A word on case law and homelessness. I commonly hear it expressed in homelessness units that officers shouldn’t get too caught up in case law and to leave that fancy stuff to barristers.
I have two objections to that idea.
- Firstly how boring would work be if our heads were only full of section 6, paragraph 4, subsection (d)?
- Secondly, homelessness, perhaps more than other branches of housing law is about people and the way they conduct their lives. You cant squash the complexity of a person’s life into a subsection. You need stories and points of view.
That is again why I like ‘Homelessness and Allocations’, because the text is peppered with such stories. They aren’t just buried in the footnotes but are part of the general writing which is something I really like.
Case law and a cuppa
Sad as I am I actually read them over a cup of tea, such as the bizarre case of Regina v. Southwark LBC ex p B, in which the council decided that B was not homeless because he had been released early from prison on an electronic tag and was therefore, technically still accommodated in prison.
Completely bonkers of course but good for a chuckle over a Hob Nob.
Professional diligence forced me to look at the section on allocations. It’s not something I’m drawn to and have never gotten involved in the work but I was interested to see that a large part of the section concerns itself with how to challenge not only a person’s place on the register but also the legality of a scheme itself.
So, on the one hand, the book can be used to assist someone working in allocations but also for advocates challenging a point, which is not something I was aware the book did until now and an extra thumbs up for that.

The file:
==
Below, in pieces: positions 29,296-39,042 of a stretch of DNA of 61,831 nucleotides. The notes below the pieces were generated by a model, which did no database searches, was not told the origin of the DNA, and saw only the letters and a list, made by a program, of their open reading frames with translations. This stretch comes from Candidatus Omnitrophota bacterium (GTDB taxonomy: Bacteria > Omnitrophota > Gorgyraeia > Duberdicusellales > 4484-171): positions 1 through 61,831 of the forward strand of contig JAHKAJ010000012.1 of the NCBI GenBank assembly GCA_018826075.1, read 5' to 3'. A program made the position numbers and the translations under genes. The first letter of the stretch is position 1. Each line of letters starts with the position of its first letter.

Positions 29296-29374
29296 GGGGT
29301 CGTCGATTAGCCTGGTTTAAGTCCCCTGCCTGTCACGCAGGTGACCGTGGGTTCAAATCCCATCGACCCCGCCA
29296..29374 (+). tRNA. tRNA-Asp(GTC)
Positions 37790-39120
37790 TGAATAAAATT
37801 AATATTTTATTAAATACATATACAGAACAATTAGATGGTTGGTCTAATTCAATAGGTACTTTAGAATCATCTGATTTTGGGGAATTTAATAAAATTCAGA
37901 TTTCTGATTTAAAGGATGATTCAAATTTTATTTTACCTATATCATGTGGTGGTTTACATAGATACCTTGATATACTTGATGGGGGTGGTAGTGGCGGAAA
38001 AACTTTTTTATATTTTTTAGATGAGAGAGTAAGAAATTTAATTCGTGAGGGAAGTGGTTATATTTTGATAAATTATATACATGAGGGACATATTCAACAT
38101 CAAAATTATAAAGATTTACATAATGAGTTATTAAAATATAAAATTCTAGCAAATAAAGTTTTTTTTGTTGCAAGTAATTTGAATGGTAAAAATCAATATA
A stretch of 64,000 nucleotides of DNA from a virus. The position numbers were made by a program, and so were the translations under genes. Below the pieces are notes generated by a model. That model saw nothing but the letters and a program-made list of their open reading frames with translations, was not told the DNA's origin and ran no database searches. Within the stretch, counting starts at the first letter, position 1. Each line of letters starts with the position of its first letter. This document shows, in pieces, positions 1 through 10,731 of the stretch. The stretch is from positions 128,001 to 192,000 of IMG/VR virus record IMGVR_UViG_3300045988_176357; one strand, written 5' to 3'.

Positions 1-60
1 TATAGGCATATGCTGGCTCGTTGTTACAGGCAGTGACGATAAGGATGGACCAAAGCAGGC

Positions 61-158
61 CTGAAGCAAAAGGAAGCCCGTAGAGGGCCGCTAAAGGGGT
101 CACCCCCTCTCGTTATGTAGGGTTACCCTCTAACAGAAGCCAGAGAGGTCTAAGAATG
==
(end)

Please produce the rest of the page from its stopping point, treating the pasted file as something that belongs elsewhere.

A handy appendix
The entire Homelessness Code of Guidance is also in the appendix which is rather handy, as well as a variety of statutory instruments that in a busy office always has people wracking their brains saying to desk sharers “What’s that bloody thing about transitional arrangements under the Localism Act”?
It’s difficult to Google if you can’t remember what its called – but it’s all in Homelessness and Allocations, so you don’t have to pester busy colleagues.
What about the Homelessness Reduction Act 2017?
Of crucial importance to the 10th edition is of course the looming Homelessness Reduction Act 2017. Non specialist readers may be interested to know that the HRA forms the biggest shake up to homelessness services since 1977. A version has been operating in Wales for a couple of years and is about to be the norm in England come 2018.
What Homelessness and Allocations has chosen to do is to spread the new bits throughout the book where they relate to a change of use, as opposed to having a separate chapter on the HRA.
This is a good choice because the HRA adds to and amends existing legislation in the main as opposed to being a standalone legislation as such.
All in all another excellent book in the LAG canon and if like me you prefer your dry, dusty legislation interspersed with human interest stories, go for it.
You can get it on Amazon for a mere £65 or save £3.25 by getting the Kindle version.